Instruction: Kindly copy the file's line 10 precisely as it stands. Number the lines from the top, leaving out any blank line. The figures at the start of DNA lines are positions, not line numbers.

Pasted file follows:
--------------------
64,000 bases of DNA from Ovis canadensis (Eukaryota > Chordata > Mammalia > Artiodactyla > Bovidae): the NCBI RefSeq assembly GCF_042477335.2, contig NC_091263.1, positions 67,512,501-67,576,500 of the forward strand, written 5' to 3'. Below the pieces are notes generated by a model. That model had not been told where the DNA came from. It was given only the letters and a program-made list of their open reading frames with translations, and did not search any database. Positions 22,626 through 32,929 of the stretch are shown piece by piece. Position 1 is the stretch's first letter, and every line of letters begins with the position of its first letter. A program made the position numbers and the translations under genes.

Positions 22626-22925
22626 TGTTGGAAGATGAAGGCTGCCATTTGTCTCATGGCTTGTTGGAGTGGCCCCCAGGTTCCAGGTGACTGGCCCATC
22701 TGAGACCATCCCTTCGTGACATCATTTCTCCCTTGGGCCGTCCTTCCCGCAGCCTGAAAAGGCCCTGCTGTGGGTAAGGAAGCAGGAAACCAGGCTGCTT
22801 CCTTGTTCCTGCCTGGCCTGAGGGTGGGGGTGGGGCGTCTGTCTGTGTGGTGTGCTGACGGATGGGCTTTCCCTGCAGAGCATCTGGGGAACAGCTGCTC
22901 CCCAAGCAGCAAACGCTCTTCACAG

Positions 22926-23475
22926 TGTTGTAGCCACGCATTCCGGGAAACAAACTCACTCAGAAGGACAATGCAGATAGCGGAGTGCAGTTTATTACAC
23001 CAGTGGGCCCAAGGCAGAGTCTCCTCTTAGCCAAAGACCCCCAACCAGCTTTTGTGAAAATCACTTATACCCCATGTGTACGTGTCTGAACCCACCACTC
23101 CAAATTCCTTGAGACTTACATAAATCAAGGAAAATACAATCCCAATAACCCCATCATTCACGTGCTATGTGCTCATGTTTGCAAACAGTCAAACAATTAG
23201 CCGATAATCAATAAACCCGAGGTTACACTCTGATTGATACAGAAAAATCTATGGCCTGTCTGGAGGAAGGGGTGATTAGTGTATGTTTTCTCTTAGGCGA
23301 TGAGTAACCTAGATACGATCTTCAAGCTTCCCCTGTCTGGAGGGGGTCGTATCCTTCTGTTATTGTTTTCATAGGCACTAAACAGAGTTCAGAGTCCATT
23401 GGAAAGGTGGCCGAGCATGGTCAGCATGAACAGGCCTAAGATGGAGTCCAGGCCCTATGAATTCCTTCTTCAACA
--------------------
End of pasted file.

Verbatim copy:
23101 CAAATTCCTTGAGACTTACATAAATCAAGGAAAATACAATCCCAATAACCCCATCATTCACGTGCTATGTGCTCATGTTTGCAAACAGTCAAACAATTAG